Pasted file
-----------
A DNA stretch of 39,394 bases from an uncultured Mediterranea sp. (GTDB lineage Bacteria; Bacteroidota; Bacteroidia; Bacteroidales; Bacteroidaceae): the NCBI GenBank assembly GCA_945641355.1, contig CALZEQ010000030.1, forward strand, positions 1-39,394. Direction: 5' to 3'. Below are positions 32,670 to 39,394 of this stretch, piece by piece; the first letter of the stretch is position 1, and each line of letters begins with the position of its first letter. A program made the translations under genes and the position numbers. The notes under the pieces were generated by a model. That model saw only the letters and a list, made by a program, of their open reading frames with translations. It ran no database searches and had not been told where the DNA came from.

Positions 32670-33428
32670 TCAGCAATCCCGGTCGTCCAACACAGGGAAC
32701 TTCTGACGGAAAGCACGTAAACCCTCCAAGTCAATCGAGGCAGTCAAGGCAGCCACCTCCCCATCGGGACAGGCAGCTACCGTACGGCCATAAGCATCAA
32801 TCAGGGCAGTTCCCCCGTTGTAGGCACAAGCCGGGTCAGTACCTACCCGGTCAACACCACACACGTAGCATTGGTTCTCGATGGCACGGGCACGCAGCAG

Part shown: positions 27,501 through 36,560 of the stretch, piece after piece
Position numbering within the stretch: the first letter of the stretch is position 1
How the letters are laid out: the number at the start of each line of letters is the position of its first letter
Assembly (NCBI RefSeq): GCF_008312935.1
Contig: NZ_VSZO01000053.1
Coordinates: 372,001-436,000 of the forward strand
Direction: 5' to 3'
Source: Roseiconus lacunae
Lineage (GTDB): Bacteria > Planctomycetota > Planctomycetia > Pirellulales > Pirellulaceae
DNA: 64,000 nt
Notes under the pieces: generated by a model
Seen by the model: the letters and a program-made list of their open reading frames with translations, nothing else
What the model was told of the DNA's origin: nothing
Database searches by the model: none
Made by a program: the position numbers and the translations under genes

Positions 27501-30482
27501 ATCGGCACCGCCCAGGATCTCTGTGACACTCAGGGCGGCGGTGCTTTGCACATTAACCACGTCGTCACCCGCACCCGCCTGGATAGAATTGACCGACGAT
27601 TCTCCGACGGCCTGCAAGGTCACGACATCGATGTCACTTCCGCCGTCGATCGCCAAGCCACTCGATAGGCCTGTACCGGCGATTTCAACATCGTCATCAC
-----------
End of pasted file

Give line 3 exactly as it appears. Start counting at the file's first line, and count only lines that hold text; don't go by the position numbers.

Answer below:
32670 TCAGCAATCCCGGTCGTCCAACACAGGGAAC